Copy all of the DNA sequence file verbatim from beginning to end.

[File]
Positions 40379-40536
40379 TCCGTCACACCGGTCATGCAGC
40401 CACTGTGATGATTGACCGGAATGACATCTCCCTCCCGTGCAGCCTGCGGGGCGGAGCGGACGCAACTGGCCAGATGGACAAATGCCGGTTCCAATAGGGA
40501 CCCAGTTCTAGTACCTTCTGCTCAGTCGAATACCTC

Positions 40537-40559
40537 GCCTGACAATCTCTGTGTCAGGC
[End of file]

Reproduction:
Positions 40379-40536
40379 TCCGTCACACCGGTCATGCAGC
40401 CACTGTGATGATTGACCGGAATGACATCTCCCTCCCGTGCAGCCTGCGGGGCGGAGCGGACGCAACTGGCCAGATGGACAAATGCCGGTTCCAATAGGGA
40501 CCCAGTTCTAGTACCTTCTGCTCAGTCGAATACCTC

Positions 40537-40559
40537 GCCTGACAATCTCTGTGTCAGGC